“Of course. You will have the use of one of my corporate jets, as I doubt you could get the sword through airport security, no matter its status.”
“I doubt I could get through airport security,” Logan riposted.
That made Tagawa smile. “Yes, your line of work.”
Well, no, he wasn’t a mercenary, but he didn’t bother to correct him. If he wanted to think it was because he was packing heat (as opposed to having a metal skeleton), fine with him.
Tagawa sat forward, resting his hands on his knees. “If I paid you twenty-five thousand up front, would you be willing to leave for Tokyo by tonight?”
Tagawa was looking at him, not Marcus. Either he’d caught the gist that Marc was trying to pass the job off, or it was simply because he was sharp enough to catch his interest in it.
“Full payment of fifty thou?” Marc asked, always the businessman.
Tagawa dipped his head. “And expenses, as well as access to my corporate account to cover expenses and open certain doors. Is that acceptable?”
Marcus didn’t answer, he simply looked at him too, waiting for an answer. Logan knew that was a fucking buttload of cash - how many drunks would he have to beat the shit out of to make that kind of money? - but what good would money do him? He could get money; it never helped him. And it was in fucking Japan, for Christ’s sake - it had nothing but bad memories for him right now. If he was smart, he’d say no and walk away.
What if the sword was the real deal? What if it did do what it claimed? What if it was so mystically charged even Bob would flinch?
(What if he could use it in some way - barter it even, he didn’t care - to bring Jean back? To free her?)
He didn’t want Tagawa’s money; absolutely none of this mattered. All he wanted was the sword.
Logan grunted, and nodded in acquiescence. “I’m in.”
Helga picked up the remains of a table leg off the bar, and said, “Lia’s gonna kill you.”
Bob took a gulp from his can of iced tea, and shrugged. “It won’t be the first time. Besides, if she kills me, who pretends to pay the bills?”
She made a gesture that seemed to say “Whatever”, and stopped playing with the debris piled up on the far end of the bar. Instead, she perched on a stool well away from it all, and gave him a skeptical look. “Why did you let Logan do this?”
Bob scoffed, trying to laugh it off, as he positioned the new tables just so. He couldn’t remember the exact layout of the tables at the Way Station - he embraced chaos theory as a lifestyle - but this looked close enough. “Does anyone let Logan do anything? He’s the most fucking stubborn bastard this side of you and me - he does what he wants.”
She made a throat clearing noise that meant he was in such big trouble it wasn’t funny. “Bob, need I point out you’re the Lizard King? You can make anyone do anything! You’re about the only person I know that can stop Logan dead, and you don’t even have to put down your beer.”
The fact that he was cleaning up after all this time was his fault. He'd left Lau in charge of doing it in order to do some more hands-on research, but, as it turned out, Lau’s idea of cleaning up was shoving all the debris in one corner, and propping up an unconscious Laran demon to block the hole in the wall. Although he couldn’t help but be annoyed by him, Bob could hardly blame him - he supposed he would have done much the same thing, if he couldn’t conjure stuff up or away. They had all lucked out that Lia was away on vacation, or she surely would have shoved them through a meat grinder, or at the very least hit them with Thrakazog. But Lia was due back in two days, and if she figured out the place had been trashed in her absence, she’d definitely have something of a hissy fit. And Lia’s hissy fits often ended with the authorities being involved.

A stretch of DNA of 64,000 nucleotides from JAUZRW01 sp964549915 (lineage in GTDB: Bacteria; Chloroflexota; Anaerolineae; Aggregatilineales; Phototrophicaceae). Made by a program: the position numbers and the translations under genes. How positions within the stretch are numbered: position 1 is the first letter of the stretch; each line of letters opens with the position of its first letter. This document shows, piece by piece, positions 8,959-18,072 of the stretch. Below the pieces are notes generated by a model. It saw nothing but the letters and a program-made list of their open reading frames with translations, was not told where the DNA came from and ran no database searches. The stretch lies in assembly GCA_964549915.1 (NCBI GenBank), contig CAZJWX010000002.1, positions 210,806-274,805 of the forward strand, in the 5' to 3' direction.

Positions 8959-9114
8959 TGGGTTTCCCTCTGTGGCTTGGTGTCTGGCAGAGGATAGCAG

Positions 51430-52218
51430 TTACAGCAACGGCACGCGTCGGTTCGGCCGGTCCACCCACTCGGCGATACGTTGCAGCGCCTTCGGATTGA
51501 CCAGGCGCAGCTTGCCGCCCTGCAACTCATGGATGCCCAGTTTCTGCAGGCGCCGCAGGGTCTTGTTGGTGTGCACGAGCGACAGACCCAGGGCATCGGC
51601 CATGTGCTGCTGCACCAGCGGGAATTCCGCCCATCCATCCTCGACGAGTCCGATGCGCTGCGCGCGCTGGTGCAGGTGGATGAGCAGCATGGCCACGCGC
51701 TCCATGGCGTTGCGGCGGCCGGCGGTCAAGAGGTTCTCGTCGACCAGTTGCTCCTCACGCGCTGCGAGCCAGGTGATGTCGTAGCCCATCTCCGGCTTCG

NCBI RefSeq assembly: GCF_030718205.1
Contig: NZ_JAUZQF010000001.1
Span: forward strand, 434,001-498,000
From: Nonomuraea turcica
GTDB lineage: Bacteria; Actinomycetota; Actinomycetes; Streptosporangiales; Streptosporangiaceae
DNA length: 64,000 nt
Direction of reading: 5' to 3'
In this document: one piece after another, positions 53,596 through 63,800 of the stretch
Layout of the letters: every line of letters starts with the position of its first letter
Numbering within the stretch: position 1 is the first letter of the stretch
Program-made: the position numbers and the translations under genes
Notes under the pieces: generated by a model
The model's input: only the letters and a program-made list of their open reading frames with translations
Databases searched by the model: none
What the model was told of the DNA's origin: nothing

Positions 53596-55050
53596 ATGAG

“Logan needed to vent,” he finally admitted, deciding to have a seat himself. He just wasn’t cut out for interior decorating by memory. “He was seething with pain, Hel. It was like she had just died again, and he couldn’t bear it. He needed to get it out before he exploded, and I figured inanimate objects were better than people; he could have killed an entire army. And he didn’t trash the whole place.”
Her tail flicked back and forth impatiently as she continued to try and figure out how much of this was lies and how much was truth. She wore a black t-shirt that was tight enough to flatter her form, and low riding hiking shorts that still showed off what nice green legs she had. If the bar had been open to the public, everyone would have been buying her drinks and trying to look down her blouse.
“Bob, hon, you’re full of shit.”
“I know. But I swear I’m bein’ honest here. He needed to get it out before he hurt someone.”
Her tail continued its metronomic twitching as her green eyes narrowed. “But he didn’t get it all out, did he? He stormed off in a huff about what, two weeks ago? Have you seen him since?”
He shook his head. “No, but he needs time alone, time to decompress. ”
“From what? Knowledge that Cammy probably fucked over Red?”
“That, and the data dumped in his head.”
Her tail wrapped around her can of beer and she hoisted it up, but paused with the can half way to her mouth. “Data? What?”
“The Jean thing dumped a lot of stuff in his head. I couldn’t get a good look at it, as it was still highly charged and running at a different energy frequency, but I got some glimpses of fighting Fenrir - Jean’s memories.”
“But if it’s at a different frequency, he can’t access them, right?”
She raised a jade eyebrow at him, and gave him a look that meant, had he been anyone else, he’d be drinking his meals through straws from now on. “You are explaining that before I kneecap you, yes?”
“Remember how he adapted to my energy on the hell plane? Same deal here - he’ll adapt to the energy pattern.”
“And then what?”
Bob hated to do it, but he had to shrug. He really had no idea. Best case scenario, he’d simply be able to make sense of all the jumbled imagery in his head. Worse case scenario … oh hell no, he wasn’t even going to contemplate that. He’d burn that bridge if they came to it, but until then, there was no point in worrying about it.
What else could he do? Sometimes even a supposed “Higher” had to admit they were fucked.